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Kaipara Uri, Councils Welcome Government Funding

JOINT MEDIA RELEASE

Kaipara Moana Negotiations Reference Group; Northland/Auckland councils

Kaipara Uri and councils have welcomed the government’s announcement of $100 million in funding to help restore Kaipara Moana, through a cross-regional programme that is expected to create 300 jobs.

The $100 million in funding for ‘Kaipara Moana Remediation’ was announced by Prime Minister Jacinda Ardern on 5 July. It has been welcomed as a critical turning point by those championing the proposed scheme – the Uri (descendants) affiliated to Kaipara Moana, and the four councils.

A business case for government funding was made last October by Kaipara Uri through the Kaipara Moana Negotiations Reference Group (with representatives from Te Uri o Hau, Te Roroa, Ngā Maunga Whakahī o Kaipara, Ngāti Whātua Ōrākei, and Te Rūnanga o Ngāti Whātua), and the local authorities with combined jurisdiction over the 950 square kilometre Moana and its catchment. The latter are Auckland Council, Northland Regional Council, Kaipara District Council and Whangarei District Council.

Tame Te Rangi, from the Kaipara Moana Negotiations Reference Group, said that at its heart the ambitious scheme aims to improve the health of the Moana by a partnership between mana whenua and councils, working with local communities including landowners and the farming sector, to halve sediment loss from the land.

Sediment, or eroded soil, is a ‘catch-all’ pollutant that carries with it other contaminants. Programme partners say addressing sediment will offer a raft of benefits: improved freshwater quality, greater biodiversity, resilience from climate change, and carbon sequestration through tree-planting and wetland management.

Northland Regional Council Chair Penny Smart said around 300 much-needed new jobs could be generated as the nation focuses on its collective recovery from the Covid-19 pandemic.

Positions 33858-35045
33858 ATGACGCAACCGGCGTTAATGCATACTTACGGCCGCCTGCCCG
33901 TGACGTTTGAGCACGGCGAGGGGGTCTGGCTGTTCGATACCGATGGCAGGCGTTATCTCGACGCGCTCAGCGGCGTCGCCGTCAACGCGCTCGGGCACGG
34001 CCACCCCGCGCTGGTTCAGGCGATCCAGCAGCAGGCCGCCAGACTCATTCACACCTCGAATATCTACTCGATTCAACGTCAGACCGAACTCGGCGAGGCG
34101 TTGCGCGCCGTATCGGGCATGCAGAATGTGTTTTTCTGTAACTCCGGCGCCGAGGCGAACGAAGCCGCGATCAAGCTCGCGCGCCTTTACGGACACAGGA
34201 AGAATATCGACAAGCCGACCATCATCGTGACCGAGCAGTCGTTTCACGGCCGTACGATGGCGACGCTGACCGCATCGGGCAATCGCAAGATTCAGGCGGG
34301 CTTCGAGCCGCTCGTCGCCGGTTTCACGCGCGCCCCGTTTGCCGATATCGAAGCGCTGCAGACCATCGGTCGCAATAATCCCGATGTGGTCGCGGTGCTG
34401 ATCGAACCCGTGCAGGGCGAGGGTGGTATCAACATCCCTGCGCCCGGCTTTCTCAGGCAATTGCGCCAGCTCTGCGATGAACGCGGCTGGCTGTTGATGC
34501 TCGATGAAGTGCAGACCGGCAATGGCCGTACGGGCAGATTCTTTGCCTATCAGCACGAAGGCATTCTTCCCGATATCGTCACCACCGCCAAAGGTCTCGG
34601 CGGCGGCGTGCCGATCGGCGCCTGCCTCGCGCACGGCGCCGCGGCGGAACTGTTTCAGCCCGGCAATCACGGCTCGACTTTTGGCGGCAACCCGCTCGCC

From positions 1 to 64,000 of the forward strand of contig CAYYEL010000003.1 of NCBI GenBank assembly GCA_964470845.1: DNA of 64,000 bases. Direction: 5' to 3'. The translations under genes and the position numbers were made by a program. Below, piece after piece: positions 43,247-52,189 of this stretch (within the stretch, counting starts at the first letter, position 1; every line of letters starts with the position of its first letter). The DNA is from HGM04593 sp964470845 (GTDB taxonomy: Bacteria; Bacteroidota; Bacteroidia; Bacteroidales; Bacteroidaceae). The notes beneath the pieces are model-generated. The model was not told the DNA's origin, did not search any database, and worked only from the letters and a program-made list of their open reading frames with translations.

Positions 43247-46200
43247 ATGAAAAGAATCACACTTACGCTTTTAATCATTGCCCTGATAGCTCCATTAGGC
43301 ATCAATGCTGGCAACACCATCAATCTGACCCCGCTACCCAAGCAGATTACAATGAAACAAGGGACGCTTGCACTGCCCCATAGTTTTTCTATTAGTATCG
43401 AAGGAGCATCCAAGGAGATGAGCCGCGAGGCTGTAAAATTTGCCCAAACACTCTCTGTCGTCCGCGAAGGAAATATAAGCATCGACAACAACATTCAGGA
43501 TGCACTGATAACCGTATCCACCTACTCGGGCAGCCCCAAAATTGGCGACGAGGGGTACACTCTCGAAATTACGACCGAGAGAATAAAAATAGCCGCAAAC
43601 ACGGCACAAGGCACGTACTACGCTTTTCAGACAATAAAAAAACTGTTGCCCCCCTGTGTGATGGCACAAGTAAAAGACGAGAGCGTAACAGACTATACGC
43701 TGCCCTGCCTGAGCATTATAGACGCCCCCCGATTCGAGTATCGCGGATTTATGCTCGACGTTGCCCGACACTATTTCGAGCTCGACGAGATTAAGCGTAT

“It’s estimated about 200 new jobs will be needed for direct work on farms – fencing, water reticulation of streams and wetlands, preparing and planting land, weeding, and hill country stabilisation. Another 100 jobs will be required in the rural sector for nurseries, fencing manufacture, and farm advisory services.”

Auckland Mayor Phil Goff said he welcomed the funding.

“This contribution meets an urgent environmental need for Kaipara Moana, which has been badly damaged by decades of siltation. The harbour is an important fish breeding area and there is a need to stop further damage and to repair the ecosystem,” said Mayor Goff.

“The government funding of $100 million is the biggest step that has ever been taken to help mitigate that damage and dramatically reduce sediment flowing into the harbour.

“The remediation programme now needs commitment by regional bodies, marae and hapū, landowners, and the community to make restoration of the harbour a reality.

“In 2018, Auckland Council set aside in its 10-year Budget funding from the Water Quality Targeted Rate, of which $10 million is proposed to be spent on this specific project over six years. This money has been ring-fenced and would not represent new spending by the council. This of course has to be reconfirmed by councillors through the 10-year Budget process next year.”

Kaipara District Council Mayor Dr Jason Smith said for the many communities and marae that sit next to the Moana – who have witnessed the loss of taonga (treasured) species, encroachment of mangrove forests and an overall decline in fisheries and shellfish over decades – the programme cannot start soon enough.